Washington State requires businesses in the construction trades to be registered as contractors, which includes being bonded and insured. These requirements help inform and protect consumers from fraud, damages, and liability. Simply put, hiring a contractor who does not meet this criteria puts consumers at significant risk. Skimping on credentials to get a job done cheaply or not verifying a contractor’s legitimacy is risky business, often costing consumers thousands of dollars.
Following is a detailed explanation of the terms Licensed, Bonded, and Insured and how the state requirements are designed to protect consumers.
The Washington State Department of Labor & Industries requires contractors be licensed as either a general contractor or a specialty contractor, such as drywall or painting. Licensed electricians, plumbers, elevator mechanics, and manufactured home installers require special certification, in addition to a license.
The contractor’s license number must be posted on any marketing materials such as their website, business card, or print advertising. Anyone can visit the Department of Labor & Industries website and verify a contractor by name, license number, workers’ comp account, or UBI number. This search will tell you if their license, bond, and insurance premiums are current, if they have any safety violations or citations, and allow you to track a contractor.
Once licensed the contractor is bound to comply with state building procedures and standards. If a property owner hires a contractor that is not licensed, they may not be protected by state policies. There is often very little that can be done if an unlicensed contractor disappears from a partially completed job or does a job incorrectly. News stories regularly report contractors disappearing with deposits or full payment, botched jobs requiring even more money to re-do them correctly, and sometimes much worse.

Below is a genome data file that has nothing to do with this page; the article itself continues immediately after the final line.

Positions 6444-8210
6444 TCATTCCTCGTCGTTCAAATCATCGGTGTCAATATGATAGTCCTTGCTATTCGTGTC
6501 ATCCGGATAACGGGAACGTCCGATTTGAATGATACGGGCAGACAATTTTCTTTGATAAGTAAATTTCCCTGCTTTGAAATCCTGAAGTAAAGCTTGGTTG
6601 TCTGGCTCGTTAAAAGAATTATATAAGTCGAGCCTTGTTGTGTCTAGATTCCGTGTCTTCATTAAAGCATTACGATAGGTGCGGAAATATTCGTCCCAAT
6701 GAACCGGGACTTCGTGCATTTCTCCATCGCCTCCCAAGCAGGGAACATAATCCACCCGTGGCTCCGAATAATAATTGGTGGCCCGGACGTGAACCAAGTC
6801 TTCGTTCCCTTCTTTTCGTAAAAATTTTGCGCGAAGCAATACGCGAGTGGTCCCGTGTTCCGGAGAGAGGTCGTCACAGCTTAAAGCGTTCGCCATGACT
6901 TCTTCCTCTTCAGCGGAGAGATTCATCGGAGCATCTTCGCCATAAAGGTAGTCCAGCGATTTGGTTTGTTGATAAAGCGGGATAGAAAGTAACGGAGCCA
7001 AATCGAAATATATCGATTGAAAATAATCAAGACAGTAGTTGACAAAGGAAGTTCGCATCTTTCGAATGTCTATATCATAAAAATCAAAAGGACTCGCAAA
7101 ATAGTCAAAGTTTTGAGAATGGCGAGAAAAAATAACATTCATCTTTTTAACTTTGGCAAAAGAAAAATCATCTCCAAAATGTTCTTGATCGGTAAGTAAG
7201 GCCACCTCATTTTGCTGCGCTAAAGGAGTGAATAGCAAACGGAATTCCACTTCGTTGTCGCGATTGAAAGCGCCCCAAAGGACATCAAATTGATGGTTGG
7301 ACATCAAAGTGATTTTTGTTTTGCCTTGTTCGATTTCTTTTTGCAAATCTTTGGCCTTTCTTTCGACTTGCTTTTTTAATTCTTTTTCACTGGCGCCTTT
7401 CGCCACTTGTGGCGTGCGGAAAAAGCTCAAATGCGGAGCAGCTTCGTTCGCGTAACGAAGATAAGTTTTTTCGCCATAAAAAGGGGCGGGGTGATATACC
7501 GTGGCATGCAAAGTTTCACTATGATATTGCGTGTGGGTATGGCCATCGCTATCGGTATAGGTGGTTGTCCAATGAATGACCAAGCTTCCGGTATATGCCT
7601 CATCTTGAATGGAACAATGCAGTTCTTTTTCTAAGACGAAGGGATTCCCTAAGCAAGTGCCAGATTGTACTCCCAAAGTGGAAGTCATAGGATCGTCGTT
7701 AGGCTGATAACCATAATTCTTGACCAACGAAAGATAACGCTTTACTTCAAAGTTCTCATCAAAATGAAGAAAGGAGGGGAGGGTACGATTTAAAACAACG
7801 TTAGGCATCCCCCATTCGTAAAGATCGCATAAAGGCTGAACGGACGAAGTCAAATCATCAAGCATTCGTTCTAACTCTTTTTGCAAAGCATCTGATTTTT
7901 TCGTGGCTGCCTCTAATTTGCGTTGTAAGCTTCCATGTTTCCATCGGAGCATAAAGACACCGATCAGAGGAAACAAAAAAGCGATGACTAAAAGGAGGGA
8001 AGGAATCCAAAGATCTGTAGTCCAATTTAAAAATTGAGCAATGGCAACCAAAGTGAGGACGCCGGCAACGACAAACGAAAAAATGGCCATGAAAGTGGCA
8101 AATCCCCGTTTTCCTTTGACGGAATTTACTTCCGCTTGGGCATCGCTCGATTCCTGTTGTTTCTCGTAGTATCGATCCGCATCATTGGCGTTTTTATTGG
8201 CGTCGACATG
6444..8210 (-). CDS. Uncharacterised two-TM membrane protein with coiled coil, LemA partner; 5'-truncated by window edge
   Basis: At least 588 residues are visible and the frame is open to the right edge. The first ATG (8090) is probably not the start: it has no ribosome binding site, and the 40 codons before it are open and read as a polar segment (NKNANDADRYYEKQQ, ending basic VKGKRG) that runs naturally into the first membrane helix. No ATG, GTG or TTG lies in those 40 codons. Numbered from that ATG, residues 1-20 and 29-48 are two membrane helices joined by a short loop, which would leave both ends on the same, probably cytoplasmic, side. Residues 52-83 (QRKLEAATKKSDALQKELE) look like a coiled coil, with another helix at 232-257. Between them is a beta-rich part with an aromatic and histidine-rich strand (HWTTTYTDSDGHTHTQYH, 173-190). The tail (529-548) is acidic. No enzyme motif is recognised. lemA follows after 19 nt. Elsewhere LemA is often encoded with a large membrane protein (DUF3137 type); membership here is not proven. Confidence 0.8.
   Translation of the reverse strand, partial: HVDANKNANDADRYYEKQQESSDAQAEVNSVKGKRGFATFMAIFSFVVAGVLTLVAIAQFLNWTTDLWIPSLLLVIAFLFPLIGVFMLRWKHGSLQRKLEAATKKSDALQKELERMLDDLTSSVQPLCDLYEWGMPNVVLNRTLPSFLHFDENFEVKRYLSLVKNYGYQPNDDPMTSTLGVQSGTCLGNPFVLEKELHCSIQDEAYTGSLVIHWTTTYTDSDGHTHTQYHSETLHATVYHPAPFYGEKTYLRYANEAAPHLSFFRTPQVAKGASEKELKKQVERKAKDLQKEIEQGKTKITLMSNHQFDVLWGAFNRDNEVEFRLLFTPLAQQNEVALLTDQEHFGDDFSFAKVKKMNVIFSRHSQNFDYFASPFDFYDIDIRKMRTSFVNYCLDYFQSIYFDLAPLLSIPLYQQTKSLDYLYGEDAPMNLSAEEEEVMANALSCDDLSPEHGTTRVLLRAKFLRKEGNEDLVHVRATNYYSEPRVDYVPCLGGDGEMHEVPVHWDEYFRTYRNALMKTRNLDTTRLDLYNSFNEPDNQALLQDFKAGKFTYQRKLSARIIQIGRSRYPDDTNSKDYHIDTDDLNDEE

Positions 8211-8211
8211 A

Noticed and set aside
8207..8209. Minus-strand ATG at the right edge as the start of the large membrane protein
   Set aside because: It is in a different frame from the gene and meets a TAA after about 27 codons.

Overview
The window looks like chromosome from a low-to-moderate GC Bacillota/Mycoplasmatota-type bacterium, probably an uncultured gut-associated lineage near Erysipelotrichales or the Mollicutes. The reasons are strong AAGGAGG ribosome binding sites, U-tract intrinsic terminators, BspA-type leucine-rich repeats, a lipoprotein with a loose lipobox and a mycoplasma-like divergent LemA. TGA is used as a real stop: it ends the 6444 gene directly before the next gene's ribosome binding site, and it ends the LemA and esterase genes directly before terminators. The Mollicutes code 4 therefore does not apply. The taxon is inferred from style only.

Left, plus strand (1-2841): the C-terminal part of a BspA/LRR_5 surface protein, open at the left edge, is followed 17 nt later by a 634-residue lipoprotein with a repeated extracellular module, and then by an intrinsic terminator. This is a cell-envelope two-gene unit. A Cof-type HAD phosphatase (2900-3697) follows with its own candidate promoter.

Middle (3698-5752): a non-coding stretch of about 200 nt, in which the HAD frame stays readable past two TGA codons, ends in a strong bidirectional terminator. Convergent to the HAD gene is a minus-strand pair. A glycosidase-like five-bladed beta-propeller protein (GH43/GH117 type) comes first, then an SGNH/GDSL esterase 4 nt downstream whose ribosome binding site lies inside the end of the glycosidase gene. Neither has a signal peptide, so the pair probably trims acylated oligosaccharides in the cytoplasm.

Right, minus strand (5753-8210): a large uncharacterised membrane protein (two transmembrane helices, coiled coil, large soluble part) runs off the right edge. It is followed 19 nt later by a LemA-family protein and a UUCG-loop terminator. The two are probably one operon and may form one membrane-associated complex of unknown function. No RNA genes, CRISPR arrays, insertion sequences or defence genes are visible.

Contractors licensed in Washington State must be bonded. A bond is essentially a pre-paid savings account with a bank or insurance company that sets money aside in the event a project is not completed according to the contract. This bond or agreement, binds the contractor to the contract with the property owner. If the work is not completed according to the contract the bond will cover any expenses (up to the bond amount) required to complete the job satisfactorily.
General contractors are required to hold a $12,000 bond and specialty contractors a $6,000 bond. If the project is expected to exceed these amounts, the property owner can ask the contractor to post a performance bond. A performance bond covers the full cost of the project and guarantees the property owner compensation for any monetary losses if the job is not completed according to contract. Only the property owner can make claims against a performance bond but it is important to ensure the contract is very specific about the work to be completed.
Licensed contractors in Washington State must also carry general liability insurance. Minimum requirements include $50,000 in property damage and $200,000 in public liability, or a $250,000 combined single limit policy.
Damage to persons or property due to contractor negligence may be covered by this policy. In some cases, the property owner could be held liable for personal injury if the contractor does not have insurance.
If the contractor has employees they are required to have a workers’ compensation and industrial insurance policy. Contractor employees injured on the job would be covered by this policy. To verify if a particular contractor’s employees are covered, first pull up the contractor details and click on the link to Verify Workers’ Comp Premium Status.
DO YOUR DUE DILIGENCE
In addition to working with a licensed, bonded, and insured contractor, there are several other steps to ensure your home improvement project goes smoothly.
Meet with several qualified contractors and solicit comparable bids. Once you narrow down your choices, speak with several references, particularly of jobs that are similar to yours.
Once you decide on a contractor and the project begins, meet with the contractor regularly. Make sure work is progressing according to the contract and schedule. Check that the proper permits have been obtained and required inspections are conducted.
Once the project is completed, do a final walk-through with the contractor and make sure all punch list items are satisfied before making final payment. If you request lien release documents, avoid making final payment for work performed until you have received the lien release.
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